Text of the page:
Leadership 27

Our nation has changed over the past seven days… again. Our nation has moved toward a deeper divide racially than we have seen since the volatile ’60s. And while none of us want to admit that terrorism is winning the war against America, fear is. As a result of the events this past week in Dallas, our nation has moved further from unity than ever. We are suspicious of one another… and fearful.

Politicians CANNOT fix this. Their job is to protect the citizens of our nation but WE must be the solution to this awful circumstance. WE must change how we think, how we decide and how we act. The answer is not to buy better guns or even to create harsher laws to prevent the purchase of guns.

The answer is to change the hearts and minds of the people who make up this nation. Stopping hatred and prejudice and the need for vengeance and retaliation is a spiritual battle; not a political one. It requires an intervention from the God we have asked to leave us alone. And unfortunately, we are seeing signs that He has honored our request.

But as I have advocated in the past few weeks from the pulpit and from these blog posts, it is GOD’S PEOPLE who must return to Him first. It is our responsibility as the churches of our land, as the Christian conscience of our nation, to begin to live what we believe and to model what we would like to see others do.

So how do we as Christians respond to the events of the last few days and of the divisions that have deepened between us?

  1. We can pray. We must pray for our nation. If we spent twice as much time praying about our problems as a nation as we spend lamenting about them perhaps God would be moved to intervene in power and glory.
  2. We model racial harmony and reconciliation. We need to stop being fearful of others who are different than we are in color, nationality and clothing. We should watch our language around our lost neighbors as we talk about “the white man” or “the black man.” We are just… men. Build relationships cross-culturally. Celebrate those who are different than you are. WE are all just people… same dreams, same hopes, same fears. We share a common heritage… the human race. We are ALL created in the image of God… His stamp abides on all of us. And when we take a life or advocate the taking of any human life, we have taken something that God values deeply.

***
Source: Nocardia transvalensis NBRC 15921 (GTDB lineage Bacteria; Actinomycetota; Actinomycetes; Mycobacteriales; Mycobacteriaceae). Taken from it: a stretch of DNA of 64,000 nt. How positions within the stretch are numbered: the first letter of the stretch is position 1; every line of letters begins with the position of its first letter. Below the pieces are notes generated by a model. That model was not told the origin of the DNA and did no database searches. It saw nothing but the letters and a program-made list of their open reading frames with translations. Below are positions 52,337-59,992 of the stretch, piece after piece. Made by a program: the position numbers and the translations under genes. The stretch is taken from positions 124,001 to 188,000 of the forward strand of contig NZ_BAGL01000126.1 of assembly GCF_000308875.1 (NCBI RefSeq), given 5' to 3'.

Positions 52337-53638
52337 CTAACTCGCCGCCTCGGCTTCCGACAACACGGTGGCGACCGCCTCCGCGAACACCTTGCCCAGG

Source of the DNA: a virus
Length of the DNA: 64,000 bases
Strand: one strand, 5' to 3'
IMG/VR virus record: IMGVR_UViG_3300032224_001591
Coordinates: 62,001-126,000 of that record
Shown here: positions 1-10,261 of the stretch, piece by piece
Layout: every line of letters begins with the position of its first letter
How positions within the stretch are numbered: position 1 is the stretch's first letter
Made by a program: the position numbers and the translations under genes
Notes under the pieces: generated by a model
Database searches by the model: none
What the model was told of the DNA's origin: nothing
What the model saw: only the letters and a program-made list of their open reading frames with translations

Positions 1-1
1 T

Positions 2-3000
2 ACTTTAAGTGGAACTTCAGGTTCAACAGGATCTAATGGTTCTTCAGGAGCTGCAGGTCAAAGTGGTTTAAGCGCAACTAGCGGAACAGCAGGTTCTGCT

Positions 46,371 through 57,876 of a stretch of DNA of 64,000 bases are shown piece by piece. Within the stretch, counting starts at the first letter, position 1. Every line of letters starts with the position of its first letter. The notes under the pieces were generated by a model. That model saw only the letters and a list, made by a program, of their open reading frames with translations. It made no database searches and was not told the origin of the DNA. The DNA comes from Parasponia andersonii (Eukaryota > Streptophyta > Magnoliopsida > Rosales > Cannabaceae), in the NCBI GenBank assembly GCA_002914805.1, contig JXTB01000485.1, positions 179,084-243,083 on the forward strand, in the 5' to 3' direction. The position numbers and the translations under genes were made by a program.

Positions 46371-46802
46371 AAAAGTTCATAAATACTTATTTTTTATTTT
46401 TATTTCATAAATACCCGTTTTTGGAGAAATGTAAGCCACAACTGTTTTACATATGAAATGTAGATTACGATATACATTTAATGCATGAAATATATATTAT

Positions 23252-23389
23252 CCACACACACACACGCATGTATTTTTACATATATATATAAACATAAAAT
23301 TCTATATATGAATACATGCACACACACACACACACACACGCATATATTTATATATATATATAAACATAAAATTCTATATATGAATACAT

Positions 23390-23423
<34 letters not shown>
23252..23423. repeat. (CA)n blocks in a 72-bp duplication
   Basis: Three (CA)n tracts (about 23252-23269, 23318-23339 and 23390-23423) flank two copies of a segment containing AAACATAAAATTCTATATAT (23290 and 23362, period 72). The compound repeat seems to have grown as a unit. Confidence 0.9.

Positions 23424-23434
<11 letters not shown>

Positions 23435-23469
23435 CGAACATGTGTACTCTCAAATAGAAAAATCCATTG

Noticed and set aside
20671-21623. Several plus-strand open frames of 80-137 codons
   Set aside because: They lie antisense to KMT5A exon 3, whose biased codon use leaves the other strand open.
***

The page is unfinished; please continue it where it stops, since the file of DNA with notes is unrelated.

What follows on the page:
3. We stop making decisions that are fear-driven. We have allowed fear to make us do things that were unthinkable to us five years ago. Reach out to people you don’t know. Fight your fears. Bo Jackson, the athlete, tweeted the night of the Dallas shootings, “Do something kind for a complete stranger tonight before you go to bed. Our world needs that right now.” And so it does.
  4. We can refuse to allow bitterness, anger and rage to control us. Nowhere is it justified for us to seek to “even the score” for injuries and wrongs done to us, whether to people we know or people we don’t. We must recognize bitterness on a personal level or a corporate one will always lead us to war… not peace, to injustice… not justice. “The wrath of man does not accomplish the righteousness of God.” (James 1:20)

Days like these test and reveal who we really are as a nation… and as individuals. They will serve as a catalyst to make us bitter… or as a cause to make us better. Our hope must be that we can now say, “enough.” That we can learn to respect people who are of different races, nationalities and stop allowing fear and misunderstanding to drive us. We can respect those who serve us by wearing uniforms as first-responders and police officers and pray for them that there will never be a reason for them again to attend the funeral of a fallen comrade.

Enough. God, it is enough. May America be great again, not because of our economy or our military prowess. May we be great again because we are”One nation, under GOD… INDIVISIBLE… with LIBERTY and JUSTICE for ALL!”

And may God have reason to bless America once again.

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